The first year of parenthood is a stressful endeavor, so we’re here to help. Here’s what new parents need to know about their children’s baby teeth, and how to care for toddler’s teeth.
When do Baby Teeth Arrive?
Your child’s first tooth will typically erupt between 6 and 12 months, although it is common to occur earlier. Usually, the two bottom front teeth – the central incisors – erupt first, followed by four upper front teeth – called the central and lateral incisors. Your child should have their first full set of teeth by their third birthday.
How to Care for Their First Tooth
After their teeth arrive, it is time to care for them like any other teeth! You want to gently clean your baby’s gums by using a clean cloth that has been dampened with cool water. You can use a rice-grain amount of toothpaste to clean your child’s first tooth. Rinse out their mouth with cool water, and try to prevent them from swallowing toothpaste. As more teeth erupt, you can purchase a toothbrush made for toddlers that will have very soft bristles, and fit their mouth. When brushing their teeth, use a pea-sized amount of toothpaste and always rinse with cool water.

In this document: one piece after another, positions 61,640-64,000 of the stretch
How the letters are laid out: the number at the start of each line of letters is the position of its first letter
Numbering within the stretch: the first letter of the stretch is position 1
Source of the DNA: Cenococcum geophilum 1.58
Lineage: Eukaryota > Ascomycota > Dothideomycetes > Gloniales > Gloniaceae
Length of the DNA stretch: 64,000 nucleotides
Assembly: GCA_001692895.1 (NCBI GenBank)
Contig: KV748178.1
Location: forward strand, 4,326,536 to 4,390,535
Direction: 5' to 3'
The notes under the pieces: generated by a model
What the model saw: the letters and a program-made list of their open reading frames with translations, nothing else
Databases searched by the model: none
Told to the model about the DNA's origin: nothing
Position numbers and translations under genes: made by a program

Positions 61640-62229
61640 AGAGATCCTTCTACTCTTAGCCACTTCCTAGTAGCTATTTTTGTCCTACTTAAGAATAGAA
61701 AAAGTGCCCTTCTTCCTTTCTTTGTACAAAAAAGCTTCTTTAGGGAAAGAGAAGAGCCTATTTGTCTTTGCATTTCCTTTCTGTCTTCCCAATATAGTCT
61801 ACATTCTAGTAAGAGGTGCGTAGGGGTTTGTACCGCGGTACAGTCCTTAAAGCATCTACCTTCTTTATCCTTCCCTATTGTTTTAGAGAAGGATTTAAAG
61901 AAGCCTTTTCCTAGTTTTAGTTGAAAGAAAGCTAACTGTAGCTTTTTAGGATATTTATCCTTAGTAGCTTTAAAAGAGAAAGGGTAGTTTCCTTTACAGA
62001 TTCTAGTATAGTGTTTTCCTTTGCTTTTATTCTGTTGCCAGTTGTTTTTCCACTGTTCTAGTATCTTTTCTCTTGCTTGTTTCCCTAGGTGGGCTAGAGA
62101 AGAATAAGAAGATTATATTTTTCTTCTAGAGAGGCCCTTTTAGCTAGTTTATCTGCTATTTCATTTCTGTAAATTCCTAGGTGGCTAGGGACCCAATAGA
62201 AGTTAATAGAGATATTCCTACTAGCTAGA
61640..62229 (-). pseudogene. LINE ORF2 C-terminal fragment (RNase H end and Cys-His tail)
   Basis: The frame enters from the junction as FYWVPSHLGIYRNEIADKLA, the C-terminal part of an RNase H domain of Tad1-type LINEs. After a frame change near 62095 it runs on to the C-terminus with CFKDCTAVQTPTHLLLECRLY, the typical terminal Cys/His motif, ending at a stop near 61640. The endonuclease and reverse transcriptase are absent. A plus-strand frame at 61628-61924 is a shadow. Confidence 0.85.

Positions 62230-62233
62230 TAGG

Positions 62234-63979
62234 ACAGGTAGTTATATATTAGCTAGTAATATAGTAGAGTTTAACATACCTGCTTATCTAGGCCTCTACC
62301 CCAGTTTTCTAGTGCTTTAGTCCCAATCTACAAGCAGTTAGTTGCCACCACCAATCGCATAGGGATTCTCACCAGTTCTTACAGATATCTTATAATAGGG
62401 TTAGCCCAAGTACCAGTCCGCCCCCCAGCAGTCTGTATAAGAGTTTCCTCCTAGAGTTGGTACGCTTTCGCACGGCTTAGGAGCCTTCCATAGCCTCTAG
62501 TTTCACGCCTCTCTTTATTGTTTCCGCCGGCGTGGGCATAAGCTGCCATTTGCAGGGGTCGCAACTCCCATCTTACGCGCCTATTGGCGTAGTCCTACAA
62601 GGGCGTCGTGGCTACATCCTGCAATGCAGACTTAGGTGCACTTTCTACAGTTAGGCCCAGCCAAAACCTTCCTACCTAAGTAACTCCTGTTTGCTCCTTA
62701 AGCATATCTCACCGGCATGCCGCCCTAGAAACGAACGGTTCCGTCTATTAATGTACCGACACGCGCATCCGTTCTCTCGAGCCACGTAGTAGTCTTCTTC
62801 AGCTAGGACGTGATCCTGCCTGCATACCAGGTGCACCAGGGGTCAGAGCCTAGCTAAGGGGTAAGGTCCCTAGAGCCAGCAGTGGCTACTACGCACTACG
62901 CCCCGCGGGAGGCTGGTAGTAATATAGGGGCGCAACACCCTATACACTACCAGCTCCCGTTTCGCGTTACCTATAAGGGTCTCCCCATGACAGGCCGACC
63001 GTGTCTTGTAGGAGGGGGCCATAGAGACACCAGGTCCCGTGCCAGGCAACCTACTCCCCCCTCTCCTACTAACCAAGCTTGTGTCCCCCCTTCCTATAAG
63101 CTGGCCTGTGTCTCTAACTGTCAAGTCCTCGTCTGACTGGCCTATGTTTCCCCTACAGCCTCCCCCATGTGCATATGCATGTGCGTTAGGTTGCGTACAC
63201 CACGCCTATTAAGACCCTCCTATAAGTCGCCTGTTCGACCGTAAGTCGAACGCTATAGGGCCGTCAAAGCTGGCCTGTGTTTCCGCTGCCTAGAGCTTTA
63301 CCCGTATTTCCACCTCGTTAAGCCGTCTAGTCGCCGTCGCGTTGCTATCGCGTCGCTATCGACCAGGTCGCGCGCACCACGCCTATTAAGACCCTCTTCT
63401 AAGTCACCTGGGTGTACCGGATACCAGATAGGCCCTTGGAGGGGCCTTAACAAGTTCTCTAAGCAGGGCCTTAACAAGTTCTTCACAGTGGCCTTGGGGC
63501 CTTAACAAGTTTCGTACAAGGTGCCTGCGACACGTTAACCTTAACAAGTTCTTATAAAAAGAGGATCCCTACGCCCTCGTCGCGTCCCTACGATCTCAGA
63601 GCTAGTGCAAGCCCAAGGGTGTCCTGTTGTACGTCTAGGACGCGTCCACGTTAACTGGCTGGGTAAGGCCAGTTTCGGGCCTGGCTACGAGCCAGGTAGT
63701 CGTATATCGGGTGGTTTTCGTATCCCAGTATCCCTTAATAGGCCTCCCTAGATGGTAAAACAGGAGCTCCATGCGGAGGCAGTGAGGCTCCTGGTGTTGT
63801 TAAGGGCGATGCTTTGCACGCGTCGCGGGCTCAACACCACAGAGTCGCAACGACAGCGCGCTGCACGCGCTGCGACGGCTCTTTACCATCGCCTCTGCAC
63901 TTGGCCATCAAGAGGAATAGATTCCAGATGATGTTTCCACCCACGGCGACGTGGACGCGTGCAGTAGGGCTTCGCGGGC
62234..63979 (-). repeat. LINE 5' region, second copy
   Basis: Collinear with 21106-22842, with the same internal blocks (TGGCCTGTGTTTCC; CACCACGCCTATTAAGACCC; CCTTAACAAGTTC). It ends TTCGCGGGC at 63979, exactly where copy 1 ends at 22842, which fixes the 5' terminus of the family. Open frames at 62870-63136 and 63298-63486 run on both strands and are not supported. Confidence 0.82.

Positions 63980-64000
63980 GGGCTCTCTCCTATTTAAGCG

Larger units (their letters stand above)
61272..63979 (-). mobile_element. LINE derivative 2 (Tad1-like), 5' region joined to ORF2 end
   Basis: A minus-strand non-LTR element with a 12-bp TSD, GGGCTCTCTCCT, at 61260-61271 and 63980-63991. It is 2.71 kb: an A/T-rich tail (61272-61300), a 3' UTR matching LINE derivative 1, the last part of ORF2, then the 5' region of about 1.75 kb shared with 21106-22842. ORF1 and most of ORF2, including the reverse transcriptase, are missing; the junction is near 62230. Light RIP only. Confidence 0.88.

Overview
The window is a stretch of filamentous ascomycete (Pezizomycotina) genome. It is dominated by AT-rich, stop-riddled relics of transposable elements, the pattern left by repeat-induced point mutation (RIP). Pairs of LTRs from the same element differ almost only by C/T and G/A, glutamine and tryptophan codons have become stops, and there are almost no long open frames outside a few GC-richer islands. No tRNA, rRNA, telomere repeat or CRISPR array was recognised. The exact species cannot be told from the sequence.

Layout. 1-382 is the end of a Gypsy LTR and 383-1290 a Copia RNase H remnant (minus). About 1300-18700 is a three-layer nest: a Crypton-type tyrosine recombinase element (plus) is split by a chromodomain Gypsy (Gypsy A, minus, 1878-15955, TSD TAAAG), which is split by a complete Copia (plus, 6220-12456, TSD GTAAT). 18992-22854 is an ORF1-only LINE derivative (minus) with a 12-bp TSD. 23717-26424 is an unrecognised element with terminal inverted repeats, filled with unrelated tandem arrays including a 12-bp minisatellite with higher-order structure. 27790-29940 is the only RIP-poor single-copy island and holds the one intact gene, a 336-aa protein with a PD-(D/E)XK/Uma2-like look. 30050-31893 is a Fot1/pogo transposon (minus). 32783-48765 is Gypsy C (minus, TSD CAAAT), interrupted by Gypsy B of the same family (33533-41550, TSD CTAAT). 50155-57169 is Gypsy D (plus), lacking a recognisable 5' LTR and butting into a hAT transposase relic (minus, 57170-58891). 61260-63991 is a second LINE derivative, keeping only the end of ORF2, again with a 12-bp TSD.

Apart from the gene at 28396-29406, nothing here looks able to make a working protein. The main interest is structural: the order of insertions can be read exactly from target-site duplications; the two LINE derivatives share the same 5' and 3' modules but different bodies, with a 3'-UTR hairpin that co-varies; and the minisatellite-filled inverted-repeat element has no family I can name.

Teething Pain is Common
Teething pain is an unfortunate, but common side effect of teething. It is completely normal for your child to be fussy, have trouble sleeping, drool more than normal, and they may be more irritable overall. Your child may experience a slight loss of appetite, but you can help them eat by giving them soft healthy foods.
Use a Cold Compress – NOT Numbing Gels or Teething Tablets
Teething pain is hard on babies, and parents will do anything they can to soothe their child’s pain. A great way to ease your child’s pain is by gently rubbing their gums with a clean finger, or a cool moist gauze pad. You can also use “teethers” made of solid rubber, but always avoid teething aides filled with liquid or gel.
Do not but homeopathic teething tablets, gels or gel rings for your children. The Food and Drug Administration does not evaluate such products, and advises parents to stay away.
Prevent Baby Bottle Tooth Decay
It’s important to keep an eye out or baby bottle tooth decay as your child’s teeth arrive. At-will breastfeeding should be avoided after the first primary tooth erupts, and their diet diversifies. Be certain to never send your child to bed with a bottle. Milk has incredibly high sugar content, and that can fuel cavity-causing bacteria when left on teeth. If you send your baby to bed with a bottle, use only water, which will help keep their mouth and teeth clean.
Establish a Dental Home by Their First Birthday
The American Academy of Pediatric Dentistry recommends that parents establish a dental home for their child by their first birthday. This will help you introduce them to oral care in a relaxed first meeting, and will put them on the right path to a healthy smile. Don’t have a dental home yet? Use our pediatric dental locator tool to find your family’s dental home today!